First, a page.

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Michael Schafle
Michael Schafle
Attorney • (215) 790-4577


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Medical ghostwriting refers to the practice in which pharmaceutical companies and medical device manufacturers write articles touting their products and pay prominent physicians to sign onto these articles as co-authors. These articles are then submitted to medical journals without full disclosure of the involvement of the drug or medical device company in its drafting. The problem with this process is that after these articles are published, the journal readers feel that they are getting an impartial analysis of the efficacy and safety of a medical product when they are actually reading a biased article disseminated by the product manufacturer.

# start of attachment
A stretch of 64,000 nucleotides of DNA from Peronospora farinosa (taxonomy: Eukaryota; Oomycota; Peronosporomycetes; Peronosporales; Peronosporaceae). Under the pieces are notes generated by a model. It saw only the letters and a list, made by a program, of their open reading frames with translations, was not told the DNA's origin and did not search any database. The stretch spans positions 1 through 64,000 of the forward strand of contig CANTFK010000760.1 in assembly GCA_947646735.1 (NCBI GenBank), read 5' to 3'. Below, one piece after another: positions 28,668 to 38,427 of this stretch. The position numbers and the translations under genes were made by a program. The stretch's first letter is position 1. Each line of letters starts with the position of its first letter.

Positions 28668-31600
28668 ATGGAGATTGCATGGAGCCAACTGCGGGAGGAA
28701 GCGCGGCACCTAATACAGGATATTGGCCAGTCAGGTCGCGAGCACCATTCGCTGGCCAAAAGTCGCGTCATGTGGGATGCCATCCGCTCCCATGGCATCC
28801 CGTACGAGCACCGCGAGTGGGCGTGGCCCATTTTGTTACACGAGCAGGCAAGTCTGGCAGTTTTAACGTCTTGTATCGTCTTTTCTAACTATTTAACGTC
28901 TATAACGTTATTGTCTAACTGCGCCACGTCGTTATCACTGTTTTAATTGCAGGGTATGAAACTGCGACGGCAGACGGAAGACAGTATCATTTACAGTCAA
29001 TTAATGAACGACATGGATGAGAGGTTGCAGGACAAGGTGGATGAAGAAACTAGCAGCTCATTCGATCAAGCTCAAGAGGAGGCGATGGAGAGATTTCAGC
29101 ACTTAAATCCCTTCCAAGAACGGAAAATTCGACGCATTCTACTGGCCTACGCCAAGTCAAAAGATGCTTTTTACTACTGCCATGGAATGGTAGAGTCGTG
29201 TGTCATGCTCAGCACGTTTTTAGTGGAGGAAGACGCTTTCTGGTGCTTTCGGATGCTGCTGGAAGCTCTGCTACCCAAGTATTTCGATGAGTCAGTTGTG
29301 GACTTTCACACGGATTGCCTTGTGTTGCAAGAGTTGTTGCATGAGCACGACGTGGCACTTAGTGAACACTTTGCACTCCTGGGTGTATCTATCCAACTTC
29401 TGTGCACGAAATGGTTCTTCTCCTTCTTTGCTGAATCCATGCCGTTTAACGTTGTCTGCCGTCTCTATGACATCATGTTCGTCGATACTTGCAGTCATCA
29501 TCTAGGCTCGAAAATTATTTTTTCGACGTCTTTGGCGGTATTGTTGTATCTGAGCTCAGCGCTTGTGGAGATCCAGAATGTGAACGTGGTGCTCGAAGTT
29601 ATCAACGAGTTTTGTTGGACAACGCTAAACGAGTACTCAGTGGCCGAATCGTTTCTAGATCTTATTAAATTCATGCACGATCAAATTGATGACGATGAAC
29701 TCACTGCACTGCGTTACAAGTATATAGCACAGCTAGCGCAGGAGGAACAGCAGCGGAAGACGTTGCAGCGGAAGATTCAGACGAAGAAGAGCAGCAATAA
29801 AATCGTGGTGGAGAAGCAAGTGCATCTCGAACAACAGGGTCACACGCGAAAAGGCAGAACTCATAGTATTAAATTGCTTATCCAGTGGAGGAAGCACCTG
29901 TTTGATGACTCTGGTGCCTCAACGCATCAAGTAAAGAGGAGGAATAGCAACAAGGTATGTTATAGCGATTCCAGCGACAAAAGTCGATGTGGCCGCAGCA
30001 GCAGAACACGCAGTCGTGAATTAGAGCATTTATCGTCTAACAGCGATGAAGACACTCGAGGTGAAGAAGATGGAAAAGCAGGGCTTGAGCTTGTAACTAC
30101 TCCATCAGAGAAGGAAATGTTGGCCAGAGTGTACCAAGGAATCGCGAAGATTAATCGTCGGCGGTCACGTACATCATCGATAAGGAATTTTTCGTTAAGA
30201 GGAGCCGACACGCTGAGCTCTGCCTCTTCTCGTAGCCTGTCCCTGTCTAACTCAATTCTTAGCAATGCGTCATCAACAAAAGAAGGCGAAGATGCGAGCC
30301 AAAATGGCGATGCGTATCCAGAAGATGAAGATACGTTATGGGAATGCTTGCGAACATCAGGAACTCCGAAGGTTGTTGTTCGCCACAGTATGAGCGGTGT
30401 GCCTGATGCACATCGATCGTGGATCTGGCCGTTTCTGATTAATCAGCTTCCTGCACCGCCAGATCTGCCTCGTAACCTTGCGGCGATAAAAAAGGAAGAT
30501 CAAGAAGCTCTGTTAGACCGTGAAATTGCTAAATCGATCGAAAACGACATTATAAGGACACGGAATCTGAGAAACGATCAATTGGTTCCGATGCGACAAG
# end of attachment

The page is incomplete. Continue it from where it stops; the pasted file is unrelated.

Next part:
Until recently, it was thought that there was little or nothing the general population could do to deter the practice of ghostwriting within the medical field. However, recently, an article written by two University of Toronto law professors (Simon Stern and Trudo Lemmens) suggested that class action lawsuits could be filed alleging fraud by the ghostwriting physicians. Who would file these lawsuits you might ask – – – perhaps the general public? No, Messrs. Stern and Lemmens stated that the class action lawsuits should be brought on behalf of the journal readers, usually physicians who are faced with the decision of whether to use a given drug or medical device. It is an extremely novel and smart idea. The question is whether such a class actions will be permitted by the courts. At this juncture, the only answer is…..maybe.